No.12 squadron reformed at RAF Honington in October 1969 with 12 Buccaneer aircraft assigned to SACLANT in the anti-shipping role, equipped with 12 WE.177 nuclear bombs and free-falling conventional HE bombs, and from 1974 with Martel missiles for non-nuclear strike. The squadron moved to RAF Lossiemouth in 1980, still in the same anti-shipping role. In 1993 it was disbanded once more.
In September 1993, No. 27 Squadron RAF then at RAF Marham disbanded and immediately re-formed as No.12 Squadron operating twelve Tornado GR1 aircraft equipped with eighteen WE.177 nuclear weapons and relocated to RAF Lossiemouth.
During December 1998, the Squadron took part in Operation Desert Fox, the four-day air campaign against Iraq. Deployments to the Gulf continued, flying the upgraded Tornado GR4 from 2001 and included major contributions in 2003 as part of Operation Telic as well as supporting the first free elections in Iraq for 50 years in January 2005. In 2006 and again in 2008 the Sqn provided armed overwatch for UK and US ground operations in Iraq. Shortly afterwards, as British troops withdrew from the country, the Tornado fleet based in the region also returned to the UK, marking the end of a long era of the aircraft in theatre.
in Jun 2009 the Sqn trailed 10 jets to Cyprus, 8 of which continued to Kandahar. This was the advent of Tornado GR4 operations in Afghanistan, replacing the Harrier GR9 in theatre. For over 4 months they successfully provided support to the International Security Assistance Force (ISAF), including Close Air Support for, amongst others, British, American, Canadian and Afghan troops in all parts of the country. On the 16th Oct 2009 12(B) Sqn returned to Lossiemouth after having handed over to a Marham-based GR4 sqn.
Between subsequent Op HERRICK Deployments during 2011, 12(Bomber) Squadron was deployed in support Operation ELLAMY. Op ELLAMY was the codename for the UK’s participation in the military intervention in Libya under United Nations Security Council Resolution 1973 which stipulated that "all necessary measures" shall be taken to protect civilians. This saw 10 aircrew deploy to Gioia del Colle to bolster the Tornado component during the peak of operations. The remainder of the Squadron was held at readiness to move to RAF Marham to launch Storm Shadow raids on hardened Libyan targets. These missions required three air-to-air refueling brackets on the outward journey and one further on return to Gioia Del Colle.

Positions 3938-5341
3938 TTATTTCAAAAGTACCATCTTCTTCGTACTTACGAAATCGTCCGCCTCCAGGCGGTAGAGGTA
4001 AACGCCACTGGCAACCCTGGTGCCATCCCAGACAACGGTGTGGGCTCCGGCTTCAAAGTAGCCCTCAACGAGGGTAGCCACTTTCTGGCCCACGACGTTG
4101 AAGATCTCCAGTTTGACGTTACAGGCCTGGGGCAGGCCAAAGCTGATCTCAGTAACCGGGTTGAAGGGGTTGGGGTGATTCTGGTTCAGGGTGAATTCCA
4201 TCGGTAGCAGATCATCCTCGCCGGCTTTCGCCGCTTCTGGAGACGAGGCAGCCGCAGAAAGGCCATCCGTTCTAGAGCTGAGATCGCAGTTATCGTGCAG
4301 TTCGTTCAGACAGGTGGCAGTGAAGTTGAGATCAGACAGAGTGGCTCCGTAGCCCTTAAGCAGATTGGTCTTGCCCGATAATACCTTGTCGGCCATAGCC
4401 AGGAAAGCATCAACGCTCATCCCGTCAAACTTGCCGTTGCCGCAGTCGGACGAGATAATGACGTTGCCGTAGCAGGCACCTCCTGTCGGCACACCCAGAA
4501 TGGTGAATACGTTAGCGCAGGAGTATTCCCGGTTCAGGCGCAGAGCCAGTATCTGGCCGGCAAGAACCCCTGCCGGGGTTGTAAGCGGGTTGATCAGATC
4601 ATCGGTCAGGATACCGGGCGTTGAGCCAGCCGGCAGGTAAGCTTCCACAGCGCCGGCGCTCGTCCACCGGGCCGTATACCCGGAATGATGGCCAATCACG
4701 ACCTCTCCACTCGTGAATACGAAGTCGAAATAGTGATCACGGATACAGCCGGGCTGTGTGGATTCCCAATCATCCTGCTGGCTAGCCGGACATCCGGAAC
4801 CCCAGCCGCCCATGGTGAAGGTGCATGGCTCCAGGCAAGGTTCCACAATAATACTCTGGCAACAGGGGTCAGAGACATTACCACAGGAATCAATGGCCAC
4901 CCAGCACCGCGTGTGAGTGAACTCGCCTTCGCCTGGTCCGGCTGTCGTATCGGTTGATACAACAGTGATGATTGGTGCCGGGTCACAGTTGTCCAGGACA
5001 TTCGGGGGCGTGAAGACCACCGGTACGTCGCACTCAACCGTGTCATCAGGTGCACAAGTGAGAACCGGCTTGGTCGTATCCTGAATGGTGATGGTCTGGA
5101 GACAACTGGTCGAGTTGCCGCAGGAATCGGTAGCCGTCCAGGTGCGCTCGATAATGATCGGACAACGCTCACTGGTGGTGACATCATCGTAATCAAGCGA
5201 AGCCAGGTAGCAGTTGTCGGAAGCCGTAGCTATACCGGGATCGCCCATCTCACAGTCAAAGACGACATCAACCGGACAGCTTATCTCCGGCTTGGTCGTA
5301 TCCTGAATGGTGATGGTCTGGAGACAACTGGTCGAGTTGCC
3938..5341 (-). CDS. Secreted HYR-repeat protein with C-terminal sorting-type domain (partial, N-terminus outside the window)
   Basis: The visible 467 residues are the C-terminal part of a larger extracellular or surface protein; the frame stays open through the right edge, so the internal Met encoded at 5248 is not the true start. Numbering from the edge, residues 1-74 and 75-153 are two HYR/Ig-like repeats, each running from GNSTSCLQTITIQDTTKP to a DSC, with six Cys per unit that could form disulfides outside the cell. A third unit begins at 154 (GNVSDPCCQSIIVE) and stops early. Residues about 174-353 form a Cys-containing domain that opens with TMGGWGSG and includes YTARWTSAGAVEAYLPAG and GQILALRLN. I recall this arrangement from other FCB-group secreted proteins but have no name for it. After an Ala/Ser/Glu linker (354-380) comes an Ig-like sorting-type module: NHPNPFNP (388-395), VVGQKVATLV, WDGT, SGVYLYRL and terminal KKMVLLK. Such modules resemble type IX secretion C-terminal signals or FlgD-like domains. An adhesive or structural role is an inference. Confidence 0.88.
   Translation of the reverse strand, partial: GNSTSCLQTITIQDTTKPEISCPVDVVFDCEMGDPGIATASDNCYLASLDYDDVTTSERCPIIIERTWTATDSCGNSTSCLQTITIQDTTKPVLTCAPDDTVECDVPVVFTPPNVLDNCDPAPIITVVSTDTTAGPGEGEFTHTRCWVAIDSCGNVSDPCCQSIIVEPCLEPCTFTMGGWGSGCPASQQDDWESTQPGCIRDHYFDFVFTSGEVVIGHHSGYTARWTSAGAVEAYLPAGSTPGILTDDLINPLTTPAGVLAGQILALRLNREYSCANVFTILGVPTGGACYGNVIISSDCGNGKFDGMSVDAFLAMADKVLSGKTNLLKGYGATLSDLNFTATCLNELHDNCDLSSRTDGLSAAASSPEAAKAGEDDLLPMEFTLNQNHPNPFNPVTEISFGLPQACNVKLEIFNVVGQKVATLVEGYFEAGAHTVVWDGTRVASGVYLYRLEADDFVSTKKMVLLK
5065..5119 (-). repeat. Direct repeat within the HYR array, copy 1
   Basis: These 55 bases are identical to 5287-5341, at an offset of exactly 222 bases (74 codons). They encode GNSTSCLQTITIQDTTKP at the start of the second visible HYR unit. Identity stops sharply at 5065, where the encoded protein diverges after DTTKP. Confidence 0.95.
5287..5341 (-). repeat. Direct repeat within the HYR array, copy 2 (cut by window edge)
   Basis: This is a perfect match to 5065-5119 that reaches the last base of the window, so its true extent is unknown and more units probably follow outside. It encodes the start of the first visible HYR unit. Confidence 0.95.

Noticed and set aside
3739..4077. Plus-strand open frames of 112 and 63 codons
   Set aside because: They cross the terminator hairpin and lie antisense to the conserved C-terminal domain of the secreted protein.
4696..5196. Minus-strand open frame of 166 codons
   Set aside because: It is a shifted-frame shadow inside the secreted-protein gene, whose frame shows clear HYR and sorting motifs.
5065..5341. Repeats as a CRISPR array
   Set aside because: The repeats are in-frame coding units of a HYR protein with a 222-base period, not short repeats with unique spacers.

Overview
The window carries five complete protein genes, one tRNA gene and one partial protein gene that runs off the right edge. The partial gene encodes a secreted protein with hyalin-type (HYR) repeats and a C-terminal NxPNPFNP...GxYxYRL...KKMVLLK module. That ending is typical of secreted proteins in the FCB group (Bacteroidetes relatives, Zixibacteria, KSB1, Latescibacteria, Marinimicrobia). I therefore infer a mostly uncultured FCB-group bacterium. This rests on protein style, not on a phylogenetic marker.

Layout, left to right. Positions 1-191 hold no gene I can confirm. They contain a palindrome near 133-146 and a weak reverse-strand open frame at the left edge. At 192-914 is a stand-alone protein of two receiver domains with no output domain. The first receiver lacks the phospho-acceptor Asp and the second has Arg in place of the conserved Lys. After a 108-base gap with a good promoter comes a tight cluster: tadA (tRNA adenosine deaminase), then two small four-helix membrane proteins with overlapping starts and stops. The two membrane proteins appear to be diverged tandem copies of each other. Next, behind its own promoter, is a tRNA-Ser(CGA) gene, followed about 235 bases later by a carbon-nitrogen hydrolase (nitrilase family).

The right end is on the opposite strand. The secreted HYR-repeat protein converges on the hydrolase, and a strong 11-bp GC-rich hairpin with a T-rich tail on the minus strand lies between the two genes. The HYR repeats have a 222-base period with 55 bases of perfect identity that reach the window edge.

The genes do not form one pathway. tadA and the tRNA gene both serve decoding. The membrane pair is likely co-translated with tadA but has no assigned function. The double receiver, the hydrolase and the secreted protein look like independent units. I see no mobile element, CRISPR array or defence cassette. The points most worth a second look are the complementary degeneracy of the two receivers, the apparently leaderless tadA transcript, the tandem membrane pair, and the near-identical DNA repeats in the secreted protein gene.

No. 12 Squadron currently operates from RAF Lossiemouth and operates the Tornado GR4 in a variety of roles, from close air support and strike bombing to training missions that keep the Aircrew current in the latest tactics and methods as well as giving them the continued hands on experience with the vast and varied weapon systems that are available to them.
- 1915 Avro 504
- 1915–1917 Royal Aircraft Factory BE 2c
- 1915 Martinsyde S.1
- 1915 Royal Aircraft Factory BE 2b
- 1915 Voisin LA
- 1915–1916 Royal Aircraft Factory RE 7
- 1915–1916 Royal Aircraft Factory RE 5
- 1915 Morane H
- 1915–1916 Bristol Scout
- 1915–1916 Morane LA
- 1916 Royal Aircraft Factory FE 2b
- 1916 Morane BB
- 1916–1917 Royal Aircraft Factory BE 2d
- 1916–1917 Royal Aircraft Factory BE 2e
- 1917–1919 Royal Aircraft Factory RE 8
- 1918–1922 Bristol F2B Fighter
- 1923–1924 Airco DH.9A
- 1924–1926 Fairey Fawn
- 1926–1931 Fairey Fox
- 1931–1936 Hawker Hart
- 1936–1938 Hawker Hind
- 1938–1940 Fairey Battle
- 1940–1942 Vickers Wellington II
- 1942 Vickers Wellington III
- 1942–1946 Avro Lancaster I & III
- 1946–1952 Avro Lincoln B2
- 1952–1955 English Electric Canberra B2
- 1955–1961 English Electric Canberra B6
- 1957–1959 English Electric Canberra B2
- 1962–1967 Avro Vulcan B2
- 1969–1993 Hawker Siddeley Buccaneer S2B
- 1993–2001 Panavia Tornado GR1
- 2001– Panavia Tornado GR4
- Weapon overview @ www.nuclear-weapons.info/vw.htm#Weapon X
- Weapon overview @ www.nuclear-weapons.info/vw.htm#WE.177 Carriage
- Weapon history detail @ www.nuclear-weapons.info/images/1966-67
- Weapon history detail 1970
- Weapon history detail 1981
- Weapon history detail @ www.nuclear-weapons.info/images/1994
- Disbanded squadron will keep history alive
- G G Jefford, RAF Squadrons, second edition 2001, Airlife Publishing, UK, ISBN 1-84037-141-2.
|Wikimedia Commons has media related to No. 12 Squadron RAF.|
- A charity event by RAF No. 12 Sqn ground crew marshalling during a NATO meet on YouTube, accessed 20 October 2009.